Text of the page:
“The requirements for climate disclosure reporting have been increasing around the world in recent years. We have seen climate change shift from being primary an environmental or “green” issue to one with legal, governance and financial implications” said Dr Mark Siebentritt, Edge’s Commercial Director and one of its climate risk analysis experts.

“We are seeing many of our clients step up their analysis of climate risk. This is in response to commentary by financial regulators in Australia about the need for companies to address what is now regarded as a foreseeable and material risk. Change is also coming through international markets with some countries like England and New Zealand headed toward mandatory climate risk disclosure reporting.”

One of the key challenges of climate risk disclosure reporting aligned to frameworks like the Taskforce on Climate Related Financial Disclosures (TCFD), is the need to better understand the financial implications of climate change.

“The impacts of climate change on the financial statements of an organisation is complex.  Companies can find it challenging to do this as there are many drivers that need consideration. For example, take the impact of extreme heat on a property portfolio. You first need to understand the risk of such extreme weather in different climate change scenarios. Then you need to understand the physical impacts of extreme heat, this may include increased energy costs, damage to the property and even consideration of whether the property is unhospitable in extreme heat. Finally, you need to place a financial value on these physical impacts. Climate risk specialists and financial experts working together can give companies these insights” said Ben Mason, economist at Frontier Economics.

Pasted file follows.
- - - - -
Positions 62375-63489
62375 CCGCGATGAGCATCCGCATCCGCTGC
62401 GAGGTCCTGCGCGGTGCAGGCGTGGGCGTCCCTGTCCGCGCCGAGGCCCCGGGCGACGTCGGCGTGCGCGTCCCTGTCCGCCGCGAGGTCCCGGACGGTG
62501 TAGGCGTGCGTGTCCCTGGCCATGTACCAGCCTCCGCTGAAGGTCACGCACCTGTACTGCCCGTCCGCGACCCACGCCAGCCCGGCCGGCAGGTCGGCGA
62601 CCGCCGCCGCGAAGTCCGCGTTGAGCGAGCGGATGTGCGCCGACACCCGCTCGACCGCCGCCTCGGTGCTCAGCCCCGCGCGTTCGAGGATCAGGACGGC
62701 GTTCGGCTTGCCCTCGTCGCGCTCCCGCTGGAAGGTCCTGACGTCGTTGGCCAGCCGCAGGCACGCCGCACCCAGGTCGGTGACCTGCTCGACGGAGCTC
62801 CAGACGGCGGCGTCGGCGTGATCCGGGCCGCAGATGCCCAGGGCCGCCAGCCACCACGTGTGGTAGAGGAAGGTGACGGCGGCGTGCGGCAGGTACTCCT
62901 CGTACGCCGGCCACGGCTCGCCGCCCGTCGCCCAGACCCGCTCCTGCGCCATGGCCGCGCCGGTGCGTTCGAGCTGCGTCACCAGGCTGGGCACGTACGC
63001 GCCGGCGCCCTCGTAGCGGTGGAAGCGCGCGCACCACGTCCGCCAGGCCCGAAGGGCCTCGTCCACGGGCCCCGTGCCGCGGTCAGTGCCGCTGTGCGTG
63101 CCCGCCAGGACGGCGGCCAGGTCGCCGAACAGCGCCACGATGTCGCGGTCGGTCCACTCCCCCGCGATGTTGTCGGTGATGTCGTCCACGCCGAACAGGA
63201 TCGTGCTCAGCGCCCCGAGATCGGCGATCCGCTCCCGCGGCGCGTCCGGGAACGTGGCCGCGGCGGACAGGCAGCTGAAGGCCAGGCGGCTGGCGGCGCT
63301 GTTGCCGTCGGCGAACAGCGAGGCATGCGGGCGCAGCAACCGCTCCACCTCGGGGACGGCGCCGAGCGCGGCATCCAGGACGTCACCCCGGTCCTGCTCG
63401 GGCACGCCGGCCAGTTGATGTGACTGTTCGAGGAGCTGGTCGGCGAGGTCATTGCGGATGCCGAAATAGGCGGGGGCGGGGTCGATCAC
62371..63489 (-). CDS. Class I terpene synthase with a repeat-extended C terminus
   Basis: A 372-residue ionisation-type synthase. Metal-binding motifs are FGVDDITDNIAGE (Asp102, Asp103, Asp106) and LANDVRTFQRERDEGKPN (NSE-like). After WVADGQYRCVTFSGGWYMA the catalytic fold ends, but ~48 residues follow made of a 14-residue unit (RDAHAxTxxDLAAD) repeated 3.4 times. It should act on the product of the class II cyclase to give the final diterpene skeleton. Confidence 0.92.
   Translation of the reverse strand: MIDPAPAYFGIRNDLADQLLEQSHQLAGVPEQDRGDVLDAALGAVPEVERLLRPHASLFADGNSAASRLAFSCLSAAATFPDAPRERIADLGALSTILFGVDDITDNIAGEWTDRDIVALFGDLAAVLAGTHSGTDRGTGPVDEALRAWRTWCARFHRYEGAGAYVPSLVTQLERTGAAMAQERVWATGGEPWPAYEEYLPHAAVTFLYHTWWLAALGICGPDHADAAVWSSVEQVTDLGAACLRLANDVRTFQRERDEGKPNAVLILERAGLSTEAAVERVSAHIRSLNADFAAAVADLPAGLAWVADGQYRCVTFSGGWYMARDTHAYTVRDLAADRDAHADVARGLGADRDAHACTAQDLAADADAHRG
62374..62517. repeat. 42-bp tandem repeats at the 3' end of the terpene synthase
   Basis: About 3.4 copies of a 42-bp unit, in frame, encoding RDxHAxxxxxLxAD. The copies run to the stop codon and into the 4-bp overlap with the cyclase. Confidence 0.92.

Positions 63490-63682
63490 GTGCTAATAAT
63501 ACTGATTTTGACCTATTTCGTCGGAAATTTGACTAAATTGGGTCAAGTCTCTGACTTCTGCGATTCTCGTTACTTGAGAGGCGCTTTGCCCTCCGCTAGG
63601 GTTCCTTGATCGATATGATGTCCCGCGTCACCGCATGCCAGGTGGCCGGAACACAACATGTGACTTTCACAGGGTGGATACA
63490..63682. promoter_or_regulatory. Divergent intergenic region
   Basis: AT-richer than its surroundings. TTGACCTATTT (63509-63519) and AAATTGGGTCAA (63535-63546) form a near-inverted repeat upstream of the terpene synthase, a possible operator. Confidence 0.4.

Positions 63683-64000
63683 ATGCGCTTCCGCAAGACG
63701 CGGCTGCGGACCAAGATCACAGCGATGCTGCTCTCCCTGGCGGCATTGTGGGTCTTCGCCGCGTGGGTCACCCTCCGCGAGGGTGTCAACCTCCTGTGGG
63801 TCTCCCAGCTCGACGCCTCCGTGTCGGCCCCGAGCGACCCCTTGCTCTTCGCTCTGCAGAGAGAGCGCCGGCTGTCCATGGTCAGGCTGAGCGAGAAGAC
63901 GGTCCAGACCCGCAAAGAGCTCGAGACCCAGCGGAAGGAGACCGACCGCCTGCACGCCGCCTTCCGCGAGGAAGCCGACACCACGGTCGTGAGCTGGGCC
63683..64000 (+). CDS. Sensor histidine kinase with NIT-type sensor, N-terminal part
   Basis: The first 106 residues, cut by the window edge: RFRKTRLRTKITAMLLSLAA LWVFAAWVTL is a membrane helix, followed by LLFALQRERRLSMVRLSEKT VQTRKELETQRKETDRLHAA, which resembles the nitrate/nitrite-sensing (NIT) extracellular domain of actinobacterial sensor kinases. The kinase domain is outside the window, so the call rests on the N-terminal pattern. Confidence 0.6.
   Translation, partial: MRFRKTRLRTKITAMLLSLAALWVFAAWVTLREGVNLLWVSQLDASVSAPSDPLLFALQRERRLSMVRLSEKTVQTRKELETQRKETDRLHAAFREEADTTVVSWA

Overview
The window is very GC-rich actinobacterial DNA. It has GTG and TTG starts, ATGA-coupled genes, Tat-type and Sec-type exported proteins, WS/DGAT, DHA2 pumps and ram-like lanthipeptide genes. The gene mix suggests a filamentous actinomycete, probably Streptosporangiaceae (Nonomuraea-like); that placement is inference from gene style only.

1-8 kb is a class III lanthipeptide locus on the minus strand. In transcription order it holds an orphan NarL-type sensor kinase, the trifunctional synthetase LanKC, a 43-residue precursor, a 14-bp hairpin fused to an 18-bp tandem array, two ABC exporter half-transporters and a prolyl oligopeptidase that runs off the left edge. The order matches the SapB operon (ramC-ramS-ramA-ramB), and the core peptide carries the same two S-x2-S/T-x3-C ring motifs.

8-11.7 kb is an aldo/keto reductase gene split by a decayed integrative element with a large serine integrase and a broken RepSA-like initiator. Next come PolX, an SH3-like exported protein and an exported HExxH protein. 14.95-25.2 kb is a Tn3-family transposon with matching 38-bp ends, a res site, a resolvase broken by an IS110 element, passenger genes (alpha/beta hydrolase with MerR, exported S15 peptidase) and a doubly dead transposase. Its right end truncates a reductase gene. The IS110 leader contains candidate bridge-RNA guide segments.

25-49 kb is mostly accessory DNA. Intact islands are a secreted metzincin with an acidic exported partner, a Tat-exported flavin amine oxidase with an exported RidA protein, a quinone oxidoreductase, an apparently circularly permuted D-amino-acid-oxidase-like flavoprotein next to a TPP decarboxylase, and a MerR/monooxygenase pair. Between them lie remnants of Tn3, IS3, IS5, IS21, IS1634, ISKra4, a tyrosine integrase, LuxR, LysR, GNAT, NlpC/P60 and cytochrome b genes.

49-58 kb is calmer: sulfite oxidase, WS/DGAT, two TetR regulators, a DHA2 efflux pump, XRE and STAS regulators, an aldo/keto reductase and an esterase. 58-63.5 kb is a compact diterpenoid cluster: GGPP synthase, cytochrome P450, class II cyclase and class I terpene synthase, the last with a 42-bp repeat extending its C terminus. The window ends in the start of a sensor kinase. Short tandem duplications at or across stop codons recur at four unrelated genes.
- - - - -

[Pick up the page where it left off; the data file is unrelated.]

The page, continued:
“A key risk companies are often interested in is around energy supply transitioning to renewables and the impacts on energy prices. We have energy network models and have provided shadow carbon price advice to various clients.”

Building on our expertise in TCFD reporting, Frontier Economics is expanding into ESG related advice more broadly. Ensuring decisions are based on sound and rigorous economics is critical for companies navigating this complex area.


Edge Environment and Frontier Economics have worked across a broad range of climate risk projects, including within the property, infrastructure and government sectors. Together, this partnership provides a unique opportunity to better understand both financial risks and opportunities for Australian and New Zealand businesses.

About Edge Environment

Edge is a specialist sustainability advisory company focused on Asia-Pacific and the Americas. Its teams are based in Australia, New Zealand, the United States and Chile. Edge exists to help its clients create value from tackling one of world’s most fundamental challenges: creating truly sustainable economies and societies. Edge does this by combining science, strategy and storytelling in a way that gives our clients the confidence to take ambitious action, and do well by doing good.

About Frontier Economics

For more than twenty years, Frontier Economics has contributed sound economics to many important debates and decisions in Australia, New Zealand and the Asia-Pacific. Governments, regulators and businesses use our economic advice to inform policy development, market design, regulation and investment. Frontier Economics prides itself on delivering quality, independent economic input that can lead to better decisions and better outcomes for our clients.

Specifying required outcomes is key to unlocking green infrastructure funding